The Columbus Blue Jackets' 2011-12 season didn't go very well.
In fact, it went miserably, and they stumbled to the worst record in the NHL with a grand total of 65 points. Naturally, the ridiculous Central Division (those were the days, huh?) finished the season with four teams hitting 100-plus points...and then there were the last place Blue Jackets.
The offense wasn't anything to write home about, but the club's 3.13 goals allowed per game (28th out of 30) needed a fix, and the goaltending tandem of Steve Mason and Curtis Sanford struggled mightily throughout the year.
Needing to do something, anything, to make the roster more formidable, the Blue Jackets swung a pre-draft trade to acquire Sergei Bobrovsky, a promising young Philadelphia Flyers netminder who had posted a 42-23-10 record with a 2.73 goals-against average and .909 save percentage over two years to start his career with the Flyers. In exchange, the Flyers received second and fourth-round picks in that weekend's NHL Draft as well as a fourth-round choice in 2013.
The thinking was simple: Bobrovsky could contend for a starting job with the Blue Jackets, perhaps even immediately. With the Flyers signing free agent Ilya Bryzgalov to a nine-year contract, it was clear which goaltender they were investing in, so Bobrovsky sprung loose.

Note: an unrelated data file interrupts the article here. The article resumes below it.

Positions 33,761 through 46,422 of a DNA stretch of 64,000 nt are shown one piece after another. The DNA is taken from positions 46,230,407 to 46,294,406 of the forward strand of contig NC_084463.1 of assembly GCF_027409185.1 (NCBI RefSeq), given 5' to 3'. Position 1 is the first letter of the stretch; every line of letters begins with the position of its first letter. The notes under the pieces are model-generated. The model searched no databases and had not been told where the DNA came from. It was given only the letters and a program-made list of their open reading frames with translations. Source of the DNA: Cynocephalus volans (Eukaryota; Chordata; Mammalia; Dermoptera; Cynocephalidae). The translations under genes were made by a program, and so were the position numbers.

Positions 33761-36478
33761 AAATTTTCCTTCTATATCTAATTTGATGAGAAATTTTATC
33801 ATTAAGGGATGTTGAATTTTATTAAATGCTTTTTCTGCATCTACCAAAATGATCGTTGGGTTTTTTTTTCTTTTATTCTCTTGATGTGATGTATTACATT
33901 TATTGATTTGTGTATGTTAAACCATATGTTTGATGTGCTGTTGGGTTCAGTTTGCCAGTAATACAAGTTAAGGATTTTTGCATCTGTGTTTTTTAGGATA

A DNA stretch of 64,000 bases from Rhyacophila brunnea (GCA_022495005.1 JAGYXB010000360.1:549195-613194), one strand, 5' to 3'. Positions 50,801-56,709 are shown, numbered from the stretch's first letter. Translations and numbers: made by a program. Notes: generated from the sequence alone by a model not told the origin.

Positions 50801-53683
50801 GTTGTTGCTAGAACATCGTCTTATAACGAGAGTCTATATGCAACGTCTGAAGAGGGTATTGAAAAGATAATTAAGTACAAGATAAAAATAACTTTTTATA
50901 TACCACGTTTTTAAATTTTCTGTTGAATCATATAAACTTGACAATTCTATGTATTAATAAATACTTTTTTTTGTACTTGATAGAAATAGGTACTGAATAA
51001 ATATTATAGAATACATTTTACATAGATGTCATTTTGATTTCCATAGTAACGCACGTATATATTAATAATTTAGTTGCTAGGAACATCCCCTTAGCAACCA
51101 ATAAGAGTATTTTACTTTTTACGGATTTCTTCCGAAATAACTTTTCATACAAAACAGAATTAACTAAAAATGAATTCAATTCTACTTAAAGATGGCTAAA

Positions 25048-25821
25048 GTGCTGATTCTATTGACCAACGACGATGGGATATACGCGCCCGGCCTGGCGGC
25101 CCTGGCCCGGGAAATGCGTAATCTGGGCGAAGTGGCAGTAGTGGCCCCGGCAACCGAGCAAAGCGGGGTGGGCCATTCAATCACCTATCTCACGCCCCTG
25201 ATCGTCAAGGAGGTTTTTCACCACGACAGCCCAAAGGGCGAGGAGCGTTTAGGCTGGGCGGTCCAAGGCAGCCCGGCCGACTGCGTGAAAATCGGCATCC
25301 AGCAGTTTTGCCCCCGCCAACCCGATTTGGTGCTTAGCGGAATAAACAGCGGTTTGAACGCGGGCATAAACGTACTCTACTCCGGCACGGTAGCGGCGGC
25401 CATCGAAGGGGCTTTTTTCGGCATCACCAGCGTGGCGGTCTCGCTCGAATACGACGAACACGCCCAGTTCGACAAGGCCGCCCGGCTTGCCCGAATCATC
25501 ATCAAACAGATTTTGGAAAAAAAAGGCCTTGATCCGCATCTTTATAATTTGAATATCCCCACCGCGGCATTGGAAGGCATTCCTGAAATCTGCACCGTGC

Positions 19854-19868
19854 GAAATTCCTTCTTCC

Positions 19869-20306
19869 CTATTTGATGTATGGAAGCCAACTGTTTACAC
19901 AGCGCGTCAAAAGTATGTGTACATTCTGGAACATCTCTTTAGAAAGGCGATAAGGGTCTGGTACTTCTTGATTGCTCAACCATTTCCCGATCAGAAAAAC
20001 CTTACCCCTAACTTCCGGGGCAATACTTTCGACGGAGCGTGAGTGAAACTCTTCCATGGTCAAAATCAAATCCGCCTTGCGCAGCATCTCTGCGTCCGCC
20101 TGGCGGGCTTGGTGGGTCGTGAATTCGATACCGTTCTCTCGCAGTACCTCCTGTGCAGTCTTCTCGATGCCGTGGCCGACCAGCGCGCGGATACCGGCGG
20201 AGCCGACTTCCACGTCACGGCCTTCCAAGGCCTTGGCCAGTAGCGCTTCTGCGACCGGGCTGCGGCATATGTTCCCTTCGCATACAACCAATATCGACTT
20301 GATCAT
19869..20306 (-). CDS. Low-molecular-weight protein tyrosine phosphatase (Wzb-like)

The rest, as they say, is history. Not only did Bobrovsky assume the starting role in Columbus which led to Jarmo Kekalainen trading Steve Mason later that season (to Philadelphia), he won the Vezina Trophy as the league's top goaltender and has since followed it up with his second Vezina this past season. He remains the only current goaltender to have won the trophy multiple times.
A few other details need unpacked before we can tie a knot around this deal. For starters, what became of those three draft picks?
The haul: goaltender Anthony Stolarz, left wing Taylor Leier, and what eventually became right wing Justin Auger.
Leier has played in 16 NHL games, posting a goal and an assist, while playing primarily at the AHL level. Stolarz, once a top prospect, has played in just seven NHL games. With the Flyers signing of Brian Elliott this offseason and Michal Neuvirth in the spring, it's likely that Stolarz will play in the AHL again this upcoming season. Finally, the pick that became Auger was traded again before the 2013 NHL Draft, with the Los Angeles Kings sending Simon Gagne to his former Flyers team in exchange for the pick. Auger has not yet played a game in the NHL. Gagne had 15 points in 50 games with Philadelphia over his final two seasons in the league.
Lastly, the elephant in the room is Mason. After winning the Calder Trophy as the NHL's rookie of the year with Columbus, the expectations were high. He was never able to rekindle that success and the end of his tenure in Columbus was rocky. Mason played well in long stretches for the Flyers, but he recently signed a two-year contract to be the likely No. 1 goaltender in Winnipeg.
Overall, this is one of the more clear-cut trade wins in recent NHL memory. Bobrovsky has taken the Blue Jackets to the playoffs twice, has won two Vezinas, and is probably the best Blue Jacket of all time. Trading away three prospects certainly wasn't an easy decision, but given how more than five years later none of them have had much (if any) impact in the NHL certainly is a cherry on top for the Blue Jackets.